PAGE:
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What Is Emotional Decluttering?

Emotional Decluttering Is a Thing, So I Tried It — and You Should, Too

Mental health and wellbeing is very close to our hearts, and while we truly aim to have an always-on approach to covering all aspects of mental health, we have chosen to shine an extra bright light on #WorldMentalHealth today, and for the rest of October.

We bring you The Big Burn Out — a content series made up of honest personal essays, expert advice and practical recommendations.

We've read our fair share of advice about how important it is to declutter your home and office. The more organised your space is, the more likely you are to feel clear-headed and optimistic about your life in general. What if the same were true for your emotional health, though? What if we practiced emotional decluttering in order to eject all the personal ties that bog us down and prevent us from moving forward?

I first encountered the idea of emotional decluttering two years ago, when I was struggling to maintain happy relationships with my mother and my then-boyfriend (who was about to become my ex). In both camps there was quite a bit of toxicity happening, but both people had been in my life for so long that it was hard for me to recognise this fact.

I worked with a therapist, as well as a couple of energy healers (I know, very hippie of me), all of whom gave me practices to cut emotional ties with people in my life who were exacerbating my stress and anxiety. These exercises also gave me the chance to clear out negative emotions or feelings that were stopping me from acting positively in the world.

It all sounded a bit hogwash to me at first, kind of like the wonky stuff you read in cheap self-help books. It wasn't long, though, before I realised that emotionally decluttering made a huge difference . . . mentally, emotionally, and even physically.

The concept of emotional decluttering is built on the belief that we hold onto relationships or experiences in our minds long after they've actually happened or ended, much like we simply can't throw away that drawer full of college memorabilia that doesn't really hold any value at the end of the day. After doing this decluttering work over the course of a few months, I realised that I had been holding onto some past friendships that ended badly, as well as romantic relationships that never worked out. I was also holding onto a lot of anger toward my mother for events that transpired in our family and nearly broke us all apart.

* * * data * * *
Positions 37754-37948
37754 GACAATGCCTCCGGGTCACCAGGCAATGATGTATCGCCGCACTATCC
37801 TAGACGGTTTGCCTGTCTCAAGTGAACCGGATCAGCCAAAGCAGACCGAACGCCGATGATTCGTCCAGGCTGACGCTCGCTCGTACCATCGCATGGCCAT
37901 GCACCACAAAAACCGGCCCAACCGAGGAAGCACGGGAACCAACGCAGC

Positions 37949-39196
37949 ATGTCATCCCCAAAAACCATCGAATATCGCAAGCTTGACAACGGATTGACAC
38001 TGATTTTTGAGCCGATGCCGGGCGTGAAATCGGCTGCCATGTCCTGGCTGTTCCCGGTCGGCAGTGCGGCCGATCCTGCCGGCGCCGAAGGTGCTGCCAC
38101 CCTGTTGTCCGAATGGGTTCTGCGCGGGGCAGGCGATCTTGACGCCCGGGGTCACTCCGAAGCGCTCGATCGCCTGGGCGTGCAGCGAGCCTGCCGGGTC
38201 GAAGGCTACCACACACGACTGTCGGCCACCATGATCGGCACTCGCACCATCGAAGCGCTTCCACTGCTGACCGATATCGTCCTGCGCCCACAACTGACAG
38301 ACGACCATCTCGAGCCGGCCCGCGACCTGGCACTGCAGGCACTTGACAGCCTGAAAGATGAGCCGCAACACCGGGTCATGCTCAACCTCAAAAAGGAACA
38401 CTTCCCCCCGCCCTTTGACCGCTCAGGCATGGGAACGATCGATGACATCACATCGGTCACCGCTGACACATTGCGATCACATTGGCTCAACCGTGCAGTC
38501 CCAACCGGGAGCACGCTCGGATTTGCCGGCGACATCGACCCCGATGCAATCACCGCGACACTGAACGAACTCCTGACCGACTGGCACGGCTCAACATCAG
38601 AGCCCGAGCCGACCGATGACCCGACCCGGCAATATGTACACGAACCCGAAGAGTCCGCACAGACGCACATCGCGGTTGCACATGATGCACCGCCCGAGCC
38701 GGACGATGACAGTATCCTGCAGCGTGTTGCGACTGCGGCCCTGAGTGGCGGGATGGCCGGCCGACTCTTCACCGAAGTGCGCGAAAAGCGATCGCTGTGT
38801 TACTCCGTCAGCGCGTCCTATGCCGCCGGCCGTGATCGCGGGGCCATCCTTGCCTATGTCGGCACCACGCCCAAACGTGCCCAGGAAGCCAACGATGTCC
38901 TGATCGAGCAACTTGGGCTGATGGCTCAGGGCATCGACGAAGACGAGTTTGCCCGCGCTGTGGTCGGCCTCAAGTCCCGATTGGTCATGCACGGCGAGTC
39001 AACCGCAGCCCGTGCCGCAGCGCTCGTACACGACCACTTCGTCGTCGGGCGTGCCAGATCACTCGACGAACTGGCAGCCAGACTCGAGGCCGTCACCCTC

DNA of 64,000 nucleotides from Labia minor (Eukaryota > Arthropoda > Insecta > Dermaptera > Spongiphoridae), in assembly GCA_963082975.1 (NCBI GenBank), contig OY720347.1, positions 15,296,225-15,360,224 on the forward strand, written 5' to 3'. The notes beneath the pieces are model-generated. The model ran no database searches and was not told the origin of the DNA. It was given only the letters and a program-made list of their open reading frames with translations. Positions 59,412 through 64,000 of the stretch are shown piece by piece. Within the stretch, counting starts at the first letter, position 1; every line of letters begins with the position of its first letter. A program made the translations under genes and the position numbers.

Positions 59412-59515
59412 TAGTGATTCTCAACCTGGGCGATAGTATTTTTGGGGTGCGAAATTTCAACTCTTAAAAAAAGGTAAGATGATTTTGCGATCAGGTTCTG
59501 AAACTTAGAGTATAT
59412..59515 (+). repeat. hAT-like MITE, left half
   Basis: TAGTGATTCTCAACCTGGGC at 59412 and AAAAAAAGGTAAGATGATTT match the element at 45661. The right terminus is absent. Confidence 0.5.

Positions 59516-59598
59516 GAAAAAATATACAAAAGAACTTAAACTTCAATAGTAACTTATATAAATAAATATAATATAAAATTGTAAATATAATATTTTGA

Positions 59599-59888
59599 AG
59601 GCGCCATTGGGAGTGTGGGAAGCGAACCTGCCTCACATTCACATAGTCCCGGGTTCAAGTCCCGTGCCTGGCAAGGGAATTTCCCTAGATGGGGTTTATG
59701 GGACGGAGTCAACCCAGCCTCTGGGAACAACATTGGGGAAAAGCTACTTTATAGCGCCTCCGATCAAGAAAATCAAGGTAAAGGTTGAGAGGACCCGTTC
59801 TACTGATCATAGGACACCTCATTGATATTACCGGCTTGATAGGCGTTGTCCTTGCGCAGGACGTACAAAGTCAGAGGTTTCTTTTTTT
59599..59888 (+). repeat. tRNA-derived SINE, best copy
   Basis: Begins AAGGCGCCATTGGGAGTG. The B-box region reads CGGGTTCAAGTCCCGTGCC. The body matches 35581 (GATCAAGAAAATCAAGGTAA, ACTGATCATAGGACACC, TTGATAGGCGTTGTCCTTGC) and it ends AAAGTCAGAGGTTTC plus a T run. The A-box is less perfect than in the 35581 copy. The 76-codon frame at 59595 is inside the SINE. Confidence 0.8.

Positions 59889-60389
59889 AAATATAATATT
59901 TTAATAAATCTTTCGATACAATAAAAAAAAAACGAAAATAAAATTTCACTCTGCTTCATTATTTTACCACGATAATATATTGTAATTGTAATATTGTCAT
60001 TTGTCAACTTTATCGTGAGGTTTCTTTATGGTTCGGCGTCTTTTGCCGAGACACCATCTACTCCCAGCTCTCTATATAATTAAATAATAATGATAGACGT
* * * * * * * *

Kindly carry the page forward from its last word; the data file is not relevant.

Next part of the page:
I started with something called emotional cord cutting. It's when you close your eyes and picture yourself in a bright, open field. You then imagine the person you can't stop thinking about, or you're holding a grudge toward, walking onto the field and facing you. Then you envision a ray of light from above literally cutting through the cord that is connecting you and this person. One therapist even told me you can picture yourself pulling out the cord from your belly button and removing all the harmful residue that's leftover from the relationship.

In addition to this exercise, I would journal daily, meditate, and delete people from my social media accounts who were causing me to feel stress, rather than bringing me joy. Within a couple of months I could feel a significant shift in my attitude. I felt lighter and clearer than I ever did before. I saw how much time I used to waste thinking about people who weren't adding value to my life, and I came out the other side more confident, more forward-thinking, and more open to establishing healthier relationships with people around me. I swear I even woke up in the morning with more energy.

For anyone who wants to hit the reset button in their life, I highly recommend giving emotional decluttering a shot. You could experience a boost of positivity in your life, and it might help you move past hurtful experiences you've endured recently. You definitely have nothing to lose by trying it.

Image Source: POPSUGAR Photography / Sheila Gim
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